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4 Reasons Why Inclusive Innovation Matter

May 21 marks Global Accessibility Awareness Day, which brings to the forefront digital access and inclusion for the more than one billion people with disabilities and impairments.

At Stony Brook Medicine, Kimberly Noel, MD, MPH, Telehealth Director and Deputy Chief Medical Information Officer for Stony Brook Medicine and Brooke Ellison, PhD, MPP, Associate Professor and Interim Program Director of the PhD program in Health and Rehabilitation Sciences for Stony Brook University have continued to collaborate and grow Inclusive Innovation, which refers to ensuring that persons with disabilities are strategic partners and key stakeholders in technological development, especially as it relates to healthcare.

Drs. Noel and Ellison are available to discuss this topic and share their reasons and impact for why Inclusive Innovation matters for serving persons with disabilities.

During the coronavirus pandemic, Dr. Noel’s efforts helped Stony Brook Medicine to quickly respond in the current state of emergency and to make healthcare accessible with diverse digital tools. Dr. Ellison taught a Renaissance School of Medicine course on telehealth which included a lesson on Inclusive Innovation centered on what it means in terms of medical ethics as well as best practices.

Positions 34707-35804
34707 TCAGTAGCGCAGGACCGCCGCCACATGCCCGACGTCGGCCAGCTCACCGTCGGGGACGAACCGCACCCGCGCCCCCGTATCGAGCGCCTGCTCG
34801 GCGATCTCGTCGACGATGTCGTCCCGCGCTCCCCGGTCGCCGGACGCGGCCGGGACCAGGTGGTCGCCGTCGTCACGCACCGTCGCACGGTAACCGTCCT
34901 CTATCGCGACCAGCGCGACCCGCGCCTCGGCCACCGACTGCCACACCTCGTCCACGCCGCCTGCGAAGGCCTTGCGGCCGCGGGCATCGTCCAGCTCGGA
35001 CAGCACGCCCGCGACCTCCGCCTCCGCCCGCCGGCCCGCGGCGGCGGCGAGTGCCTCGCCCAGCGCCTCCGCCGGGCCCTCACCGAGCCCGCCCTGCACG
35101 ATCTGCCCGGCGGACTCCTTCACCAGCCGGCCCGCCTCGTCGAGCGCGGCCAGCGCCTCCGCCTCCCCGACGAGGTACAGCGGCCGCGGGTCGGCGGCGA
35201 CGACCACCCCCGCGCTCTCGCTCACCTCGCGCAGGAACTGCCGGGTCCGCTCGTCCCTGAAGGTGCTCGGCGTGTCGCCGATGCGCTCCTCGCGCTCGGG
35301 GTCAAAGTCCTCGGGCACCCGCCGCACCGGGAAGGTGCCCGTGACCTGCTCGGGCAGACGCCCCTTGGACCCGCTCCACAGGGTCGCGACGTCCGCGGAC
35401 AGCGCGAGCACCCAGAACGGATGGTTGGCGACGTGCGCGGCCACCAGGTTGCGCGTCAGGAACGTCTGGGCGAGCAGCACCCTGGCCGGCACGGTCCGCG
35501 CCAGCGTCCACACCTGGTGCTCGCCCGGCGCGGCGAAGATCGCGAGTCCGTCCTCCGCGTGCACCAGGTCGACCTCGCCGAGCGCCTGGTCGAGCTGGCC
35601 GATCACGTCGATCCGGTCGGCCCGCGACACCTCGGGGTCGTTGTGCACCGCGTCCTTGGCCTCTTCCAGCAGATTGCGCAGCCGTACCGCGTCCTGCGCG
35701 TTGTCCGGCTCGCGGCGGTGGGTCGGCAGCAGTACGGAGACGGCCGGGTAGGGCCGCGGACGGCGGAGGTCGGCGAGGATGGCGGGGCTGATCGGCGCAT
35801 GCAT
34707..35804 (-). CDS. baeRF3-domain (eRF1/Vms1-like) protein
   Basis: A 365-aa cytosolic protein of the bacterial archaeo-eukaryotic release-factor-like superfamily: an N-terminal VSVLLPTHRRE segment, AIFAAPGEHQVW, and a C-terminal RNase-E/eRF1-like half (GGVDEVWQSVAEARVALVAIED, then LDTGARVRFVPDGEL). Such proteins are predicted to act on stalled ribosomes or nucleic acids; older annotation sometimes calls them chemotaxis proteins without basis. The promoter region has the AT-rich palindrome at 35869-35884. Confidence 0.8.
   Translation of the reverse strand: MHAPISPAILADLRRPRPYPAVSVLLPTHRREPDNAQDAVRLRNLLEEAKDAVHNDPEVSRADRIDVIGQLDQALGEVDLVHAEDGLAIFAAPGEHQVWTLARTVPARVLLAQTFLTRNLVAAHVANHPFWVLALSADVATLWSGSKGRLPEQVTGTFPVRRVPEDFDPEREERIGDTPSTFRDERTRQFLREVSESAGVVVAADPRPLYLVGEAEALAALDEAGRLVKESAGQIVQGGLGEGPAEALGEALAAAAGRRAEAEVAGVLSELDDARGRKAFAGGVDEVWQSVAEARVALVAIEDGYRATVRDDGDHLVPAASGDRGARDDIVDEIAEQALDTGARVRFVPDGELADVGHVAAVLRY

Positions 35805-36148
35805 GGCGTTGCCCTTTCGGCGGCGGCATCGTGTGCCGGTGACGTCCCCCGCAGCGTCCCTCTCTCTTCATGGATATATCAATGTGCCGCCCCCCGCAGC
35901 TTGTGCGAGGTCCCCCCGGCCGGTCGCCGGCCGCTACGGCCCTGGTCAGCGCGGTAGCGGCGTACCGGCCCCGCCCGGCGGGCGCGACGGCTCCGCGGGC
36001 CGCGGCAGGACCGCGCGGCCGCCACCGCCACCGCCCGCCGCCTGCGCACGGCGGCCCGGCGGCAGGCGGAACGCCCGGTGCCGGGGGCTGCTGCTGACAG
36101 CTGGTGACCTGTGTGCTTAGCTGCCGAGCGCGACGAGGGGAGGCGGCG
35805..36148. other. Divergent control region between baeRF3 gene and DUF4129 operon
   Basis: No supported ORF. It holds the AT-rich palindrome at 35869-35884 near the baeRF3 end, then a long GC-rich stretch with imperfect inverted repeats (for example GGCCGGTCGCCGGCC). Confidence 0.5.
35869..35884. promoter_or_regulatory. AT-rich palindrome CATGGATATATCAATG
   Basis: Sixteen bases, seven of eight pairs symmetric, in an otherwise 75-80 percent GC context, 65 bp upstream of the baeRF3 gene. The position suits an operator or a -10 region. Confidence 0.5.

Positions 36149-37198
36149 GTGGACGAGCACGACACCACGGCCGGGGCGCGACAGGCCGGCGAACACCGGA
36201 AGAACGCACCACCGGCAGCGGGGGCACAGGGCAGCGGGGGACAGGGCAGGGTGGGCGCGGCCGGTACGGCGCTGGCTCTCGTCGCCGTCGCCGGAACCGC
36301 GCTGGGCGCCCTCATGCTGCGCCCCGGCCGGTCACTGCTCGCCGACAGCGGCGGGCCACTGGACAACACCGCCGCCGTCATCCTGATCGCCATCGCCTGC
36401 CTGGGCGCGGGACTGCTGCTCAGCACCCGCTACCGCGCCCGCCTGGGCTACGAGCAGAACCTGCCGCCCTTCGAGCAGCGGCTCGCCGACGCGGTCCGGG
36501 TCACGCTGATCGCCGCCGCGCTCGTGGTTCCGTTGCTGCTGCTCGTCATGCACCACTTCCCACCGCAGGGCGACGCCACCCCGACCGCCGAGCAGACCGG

1. 2020 marks the 30th anniversary of the Americans With Disabilities Act (ADA), a piece of civil rights legislation that championed rights for people with disabilities. Future Civil Rights will need to address equality in terms of accessible technologies.
  2. Full inclusion means incorporating people with disabilities in every step of the innovation process, from idea generation at the start to marketing at the conclusion.
  3. The mantra, “nothing about us without us” implied that people with disabilities should be key partners in disability-related conversations. This has given way to “nothing without us”, making the even more emphatic statements that there are no public policy or social conversations that should not include the voice of people with disabilities.
  4. During the global coronavirus pandemic, Telehealth became a key strategy in addressing the public health emergency, incentivizing rapid development of Telehealth solutions through changes of law and reimbursement policies. Rapid deployments have raised concerns for equity as many solutions fail to address inclusion.  Failure to provide accessible technologies in Telehealth, may limit overall access to Healthcare thereby compounding existing disparities.
Another Stony Brook initiative also aims to help individuals with intellectual and developmental disabilities during COVID-19. Michelle Ballan, PhD, Professor and Associate Dean of Research in the Stony Brook University School of Social Welfare and Professor of Family, Population and Preventive Medicine, created a “COVID Disability Form,” which she says was intended to “reduce healthcare barriers and to help individuals with intellectual and developmental disabilities (IDD) communicate their needs, whether the patient is verbal or non-verbal.” The form, which has now been translated into 12 languages and amended for all 50 states, is designed to be completed by an adult with IDD, his/her family or representatives to help medical staff understand their condition. Learn more here.

For interviews with Drs. Noel and Ellison or Michelle Ballan, please contact: Kali.Chan@stonybrookmedicine.edu or 631.487.4092.

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